I continued to loop back with the group every 4–6 weeks. When May came around, they had three paying customers using an API version of the initial product. I felt very confident in David and his founding team for a couple of reasons:

  1. As a CEO and co-founder, David is extremely ambitious. Another trait he has stands out even more though — he is a great listener. Every time I gave David feedback or advice, he would return in a couple of weeks having not only listened to my concerns, but also made actions on where he saw fit.
  2. David had taken a bare-bones idea (developed at his parents’ dinner table) and managed to build a world-class founding team around it — Wes and Miguel, both of whom are incredible. Even as a young, first-time entrepreneur with little funding, David still had the drive and network to attract such star talent. That gave me high confidence in his ability to build out the Signal team in the future.
  3. I intimately understood the problem. In a previous life, I was an investment banker at Lehman Brothers where I was using Factiva (a media monitoring competitor of Signal’s) nearly everyday. Factiva was clunky to use, had a terrible way of charging their customers, and often had errors. When David pitched me Signal, I understood the demand immediately, as he was solving a problem that I knew extremely well.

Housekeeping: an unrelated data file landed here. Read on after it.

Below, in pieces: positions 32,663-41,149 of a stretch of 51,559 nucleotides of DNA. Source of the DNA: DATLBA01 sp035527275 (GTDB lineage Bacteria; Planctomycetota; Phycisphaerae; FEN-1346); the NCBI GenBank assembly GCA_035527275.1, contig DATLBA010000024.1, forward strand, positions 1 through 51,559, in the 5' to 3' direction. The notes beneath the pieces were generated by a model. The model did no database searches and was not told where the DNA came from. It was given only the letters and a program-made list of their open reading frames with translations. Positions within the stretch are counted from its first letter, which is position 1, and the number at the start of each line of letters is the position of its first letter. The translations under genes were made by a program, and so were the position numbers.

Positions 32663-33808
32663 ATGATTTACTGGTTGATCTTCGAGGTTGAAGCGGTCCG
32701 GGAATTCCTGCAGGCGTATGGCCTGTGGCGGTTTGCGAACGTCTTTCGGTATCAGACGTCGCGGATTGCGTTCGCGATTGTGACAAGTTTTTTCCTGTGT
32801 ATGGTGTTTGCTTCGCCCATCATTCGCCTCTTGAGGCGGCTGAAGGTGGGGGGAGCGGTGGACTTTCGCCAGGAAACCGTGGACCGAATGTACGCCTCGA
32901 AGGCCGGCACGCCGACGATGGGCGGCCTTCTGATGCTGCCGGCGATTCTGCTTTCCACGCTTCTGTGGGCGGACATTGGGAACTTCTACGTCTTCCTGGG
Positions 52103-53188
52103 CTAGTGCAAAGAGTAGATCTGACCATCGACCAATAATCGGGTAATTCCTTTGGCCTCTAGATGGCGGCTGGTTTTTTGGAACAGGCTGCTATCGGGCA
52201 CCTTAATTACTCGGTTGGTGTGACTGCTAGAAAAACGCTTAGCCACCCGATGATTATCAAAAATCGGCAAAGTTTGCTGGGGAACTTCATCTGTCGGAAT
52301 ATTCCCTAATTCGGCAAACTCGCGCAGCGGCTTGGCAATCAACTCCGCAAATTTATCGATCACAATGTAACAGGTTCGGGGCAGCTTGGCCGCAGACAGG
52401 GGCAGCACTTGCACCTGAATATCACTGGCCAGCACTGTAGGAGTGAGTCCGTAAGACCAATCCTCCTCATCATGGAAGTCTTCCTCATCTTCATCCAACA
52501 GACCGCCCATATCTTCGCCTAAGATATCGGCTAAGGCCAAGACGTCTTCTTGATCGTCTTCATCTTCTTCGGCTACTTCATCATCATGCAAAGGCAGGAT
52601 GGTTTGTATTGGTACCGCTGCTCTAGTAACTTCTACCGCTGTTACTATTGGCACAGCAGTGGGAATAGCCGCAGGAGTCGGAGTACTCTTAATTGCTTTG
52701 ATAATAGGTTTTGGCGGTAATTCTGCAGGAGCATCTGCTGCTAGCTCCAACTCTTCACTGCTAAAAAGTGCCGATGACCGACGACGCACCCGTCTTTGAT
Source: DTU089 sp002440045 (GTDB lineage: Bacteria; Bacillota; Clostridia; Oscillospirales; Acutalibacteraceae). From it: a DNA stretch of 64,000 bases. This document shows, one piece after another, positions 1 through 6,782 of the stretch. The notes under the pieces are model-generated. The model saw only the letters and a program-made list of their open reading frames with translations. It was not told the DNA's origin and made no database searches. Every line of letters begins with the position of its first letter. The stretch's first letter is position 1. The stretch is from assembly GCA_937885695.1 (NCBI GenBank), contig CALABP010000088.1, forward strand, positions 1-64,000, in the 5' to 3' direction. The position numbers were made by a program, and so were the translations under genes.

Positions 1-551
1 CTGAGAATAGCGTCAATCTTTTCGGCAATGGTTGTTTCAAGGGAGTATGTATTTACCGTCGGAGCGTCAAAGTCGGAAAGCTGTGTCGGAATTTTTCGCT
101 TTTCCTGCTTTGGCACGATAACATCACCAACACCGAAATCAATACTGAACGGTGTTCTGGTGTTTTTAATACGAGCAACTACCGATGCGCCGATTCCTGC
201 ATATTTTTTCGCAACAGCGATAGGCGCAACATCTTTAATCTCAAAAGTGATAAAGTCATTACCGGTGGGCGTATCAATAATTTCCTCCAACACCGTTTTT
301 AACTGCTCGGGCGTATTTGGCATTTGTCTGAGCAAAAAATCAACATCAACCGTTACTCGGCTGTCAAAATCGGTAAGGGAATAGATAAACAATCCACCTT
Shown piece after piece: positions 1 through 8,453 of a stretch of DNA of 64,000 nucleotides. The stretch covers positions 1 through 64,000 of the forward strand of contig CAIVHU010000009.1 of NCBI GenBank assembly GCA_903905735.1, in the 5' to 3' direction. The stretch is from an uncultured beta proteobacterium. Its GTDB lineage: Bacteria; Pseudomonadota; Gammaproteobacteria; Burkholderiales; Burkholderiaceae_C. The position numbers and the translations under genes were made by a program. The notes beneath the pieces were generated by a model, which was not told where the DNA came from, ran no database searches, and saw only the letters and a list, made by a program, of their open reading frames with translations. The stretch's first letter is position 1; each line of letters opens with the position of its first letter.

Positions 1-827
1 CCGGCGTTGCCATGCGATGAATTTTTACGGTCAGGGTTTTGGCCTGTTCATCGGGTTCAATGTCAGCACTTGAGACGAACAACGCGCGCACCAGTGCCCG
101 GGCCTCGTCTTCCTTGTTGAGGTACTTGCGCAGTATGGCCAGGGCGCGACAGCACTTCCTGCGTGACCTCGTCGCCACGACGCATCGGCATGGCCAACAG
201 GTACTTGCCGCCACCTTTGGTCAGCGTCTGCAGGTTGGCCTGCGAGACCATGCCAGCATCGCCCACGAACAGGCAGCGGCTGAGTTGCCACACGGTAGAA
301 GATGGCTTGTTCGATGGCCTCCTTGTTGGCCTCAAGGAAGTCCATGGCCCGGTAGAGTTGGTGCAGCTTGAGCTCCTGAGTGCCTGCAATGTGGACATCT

It was for these reasons that, at the end of May 2014, we decided to formally move into deeper due diligence with Signal — I had 10+ calls with potential customers, larger competitors, investors of competitors, machine learning experts, etc.

My research yielded the unsurprising conclusion that the industry’s incumbents haven’t updated their tech in over a decade and that none were employing intelligent machine learning. It became clear that Signal was bringing a high level of technological innovation to a sector that had been fairly stagnant for the past 10 years.

Feedback on the demand side also showed that Signal brought a very attractive pricing structure to their enterprise customers. Signal was using a less human-intensive process and the cost structure reflected that — they charge an “all you can eat” model. Customers can get as much as they want in whatever is happening in the news, whereas with most of Signal’s competitors, you pay per article.

And, as expected, the founder due diligence revealed nothing but extremely positive feedback. Everyone I spoke with held the founding team in very high regards.